2) They make it less defensible to cut corners. If I read in a modern book or article a quotation from an old book or article, chances are I can find that original source online: if it's a book, it's likely to be in Google Books or some other site, and if it's an article, the digital archives of periodicals are increasingly complete. There's really no good excuse for failing to track down that original source to make sure it hasn't been quoted inaccurately or out of context, and to see if it contains other useful material.

3) They make it easier to fake erudition. It has never been nearly so easy to give yourself the appearance of learning you do not really have. Though I still have to -- or rather, get to! -- travel to archives to study unique documents, anywhere I have an internet connection I also have access to a vast range of materials that once were available only to people who used the largest libraries in the world. A wide range of sites help me with translations of texts written in languages that I don't know well or don't know at all: if I have even minimal knowledge of a language I can easily cite a source in the original language, from an authoritative text, which would make me seen a hell of a lot more scholarly than I am. (Not that I would ever do something like that.) Instead of citing one source for a given idea I can cite five. If I have gotten information from a commonly-used source I can often track down a much older and more obscure citation for it.

All this may be significant for the future of writing based on published-source research. For a very long time, certain kinds of scholarly and intellectual work could be done only by a handful of people, people with regular access to great libraries and the time to spend sifting through them. The value of their work stemmed in part from the scarcity of both resources and opportunities. In some cases, scholars who didn't make very good arguments or write very clearly still because widely respected because of the heavy lifting they had done in libraries and archives.

It's at least possible that in this new knowledge environment we'll be able to take more of the research as a given -- not all of it, but more of it -- and will demand from researchers some of the literary virtues: lucidity of style, subtlety of argument, liveliness of narrative. Maybe when readers will make it clear that they know how easy it is to multiply sources, writers will cease to try to impress through numbers of footnotes.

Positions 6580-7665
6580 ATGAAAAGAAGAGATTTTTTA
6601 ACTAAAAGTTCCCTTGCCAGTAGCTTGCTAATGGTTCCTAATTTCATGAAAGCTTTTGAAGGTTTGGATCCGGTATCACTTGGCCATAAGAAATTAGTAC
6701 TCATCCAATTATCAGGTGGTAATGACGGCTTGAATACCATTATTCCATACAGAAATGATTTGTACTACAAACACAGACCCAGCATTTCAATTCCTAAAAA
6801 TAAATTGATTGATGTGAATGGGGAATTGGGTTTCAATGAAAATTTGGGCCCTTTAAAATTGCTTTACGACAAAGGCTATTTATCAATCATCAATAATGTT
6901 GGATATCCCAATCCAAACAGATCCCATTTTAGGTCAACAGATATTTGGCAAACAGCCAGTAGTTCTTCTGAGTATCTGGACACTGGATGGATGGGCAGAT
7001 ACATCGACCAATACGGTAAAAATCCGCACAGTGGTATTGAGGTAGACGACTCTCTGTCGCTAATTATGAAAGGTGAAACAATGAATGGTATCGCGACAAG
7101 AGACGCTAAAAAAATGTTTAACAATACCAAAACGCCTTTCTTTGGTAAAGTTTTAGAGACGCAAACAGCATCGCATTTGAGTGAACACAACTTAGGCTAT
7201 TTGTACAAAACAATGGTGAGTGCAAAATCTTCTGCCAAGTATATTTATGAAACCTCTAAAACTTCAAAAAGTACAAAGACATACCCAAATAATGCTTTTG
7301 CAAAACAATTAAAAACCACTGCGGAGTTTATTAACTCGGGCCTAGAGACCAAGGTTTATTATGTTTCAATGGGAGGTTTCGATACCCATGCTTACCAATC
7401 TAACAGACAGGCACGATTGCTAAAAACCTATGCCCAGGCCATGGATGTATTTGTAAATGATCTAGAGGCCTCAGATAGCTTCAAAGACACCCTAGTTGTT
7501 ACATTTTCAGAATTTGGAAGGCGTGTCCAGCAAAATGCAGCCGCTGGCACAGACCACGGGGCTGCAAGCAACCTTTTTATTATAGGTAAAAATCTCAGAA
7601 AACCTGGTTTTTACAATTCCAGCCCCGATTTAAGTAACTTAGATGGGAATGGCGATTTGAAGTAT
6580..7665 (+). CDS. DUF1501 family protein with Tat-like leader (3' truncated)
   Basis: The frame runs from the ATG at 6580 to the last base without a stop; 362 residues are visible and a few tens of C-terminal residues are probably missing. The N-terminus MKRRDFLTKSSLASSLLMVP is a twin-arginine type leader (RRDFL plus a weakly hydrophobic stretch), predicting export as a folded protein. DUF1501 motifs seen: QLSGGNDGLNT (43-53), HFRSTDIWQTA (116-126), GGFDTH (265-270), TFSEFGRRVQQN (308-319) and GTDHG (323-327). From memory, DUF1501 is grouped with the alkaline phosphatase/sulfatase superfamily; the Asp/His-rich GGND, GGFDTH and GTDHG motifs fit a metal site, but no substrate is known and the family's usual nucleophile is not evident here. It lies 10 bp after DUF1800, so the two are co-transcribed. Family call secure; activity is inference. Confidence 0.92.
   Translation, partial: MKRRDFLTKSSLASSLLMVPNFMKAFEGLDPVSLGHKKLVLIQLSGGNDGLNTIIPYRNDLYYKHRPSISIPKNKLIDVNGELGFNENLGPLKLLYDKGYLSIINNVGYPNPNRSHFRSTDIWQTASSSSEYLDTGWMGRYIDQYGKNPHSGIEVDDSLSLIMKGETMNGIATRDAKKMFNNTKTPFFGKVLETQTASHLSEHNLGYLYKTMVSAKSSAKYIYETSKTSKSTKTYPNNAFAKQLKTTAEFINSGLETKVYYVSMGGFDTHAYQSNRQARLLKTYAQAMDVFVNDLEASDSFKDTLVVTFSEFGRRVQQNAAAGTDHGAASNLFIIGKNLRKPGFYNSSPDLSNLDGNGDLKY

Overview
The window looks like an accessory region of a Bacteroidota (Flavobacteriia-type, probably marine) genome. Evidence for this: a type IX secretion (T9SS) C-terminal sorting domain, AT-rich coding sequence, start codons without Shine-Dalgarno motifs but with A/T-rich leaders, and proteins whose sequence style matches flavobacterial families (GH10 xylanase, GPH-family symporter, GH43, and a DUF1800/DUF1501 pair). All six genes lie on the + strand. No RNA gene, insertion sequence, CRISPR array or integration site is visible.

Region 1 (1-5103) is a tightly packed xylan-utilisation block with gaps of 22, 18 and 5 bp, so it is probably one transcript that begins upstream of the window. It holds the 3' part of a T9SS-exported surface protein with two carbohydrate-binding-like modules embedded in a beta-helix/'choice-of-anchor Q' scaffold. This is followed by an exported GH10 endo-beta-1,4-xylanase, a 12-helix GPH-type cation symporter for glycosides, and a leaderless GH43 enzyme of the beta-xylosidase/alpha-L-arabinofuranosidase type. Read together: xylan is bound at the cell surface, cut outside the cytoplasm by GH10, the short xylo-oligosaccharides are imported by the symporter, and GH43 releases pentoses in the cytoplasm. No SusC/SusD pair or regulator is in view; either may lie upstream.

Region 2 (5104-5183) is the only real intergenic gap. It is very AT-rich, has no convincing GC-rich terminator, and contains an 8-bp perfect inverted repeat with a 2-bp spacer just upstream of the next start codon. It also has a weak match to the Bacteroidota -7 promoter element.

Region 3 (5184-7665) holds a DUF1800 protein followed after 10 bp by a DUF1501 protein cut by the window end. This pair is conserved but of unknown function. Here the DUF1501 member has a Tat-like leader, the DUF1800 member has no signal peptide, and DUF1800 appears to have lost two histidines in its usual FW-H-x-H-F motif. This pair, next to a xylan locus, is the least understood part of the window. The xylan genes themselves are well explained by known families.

GAA.png George Augustus Auden with his sons, with W.H. at the far left. (Family Ghosts)

And maybe, for those born researchers, the lure of the archive will become stronger. Last year, when I was doing some research on the poet W. H. Auden at the magnificent Berg Collection of the New York Public Library, I was given the chance to look through some uncatalogued materials. There I found a series of letters Auden's father, George Augustus Auden, had written when he was serving as an British Army doctor in World War I, at Gallipoli. It was fascinating to see how this middle-aged doctor was transformed into a fighting man, came to identify over time more and more with the soldiers. I found myself wanting to put aside what I was working on and write something about the remarkable Dr. Auden. I forced myself to overcome the temptation, but those letters are still there at the Berg Collection, waiting for me or some other researcher to show up, study them, make sense of them, tell the world about them. And there is far, far more such fascinating but unpublished material in the world's libraries and archives than most people suspect.

So when I think about the future of research in a thoroughly connected age, what I see, primarily, is opportunity. If scholars are encouraged to write more clearly, to find better stories to tell, to stop showing off, to dig deeper into unpublished material, then readers and writers alike have some good times ahead.

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Alan Jacobs is Distinguished Professor of the Humanities in the honors program at Baylor University in Waco, Texas.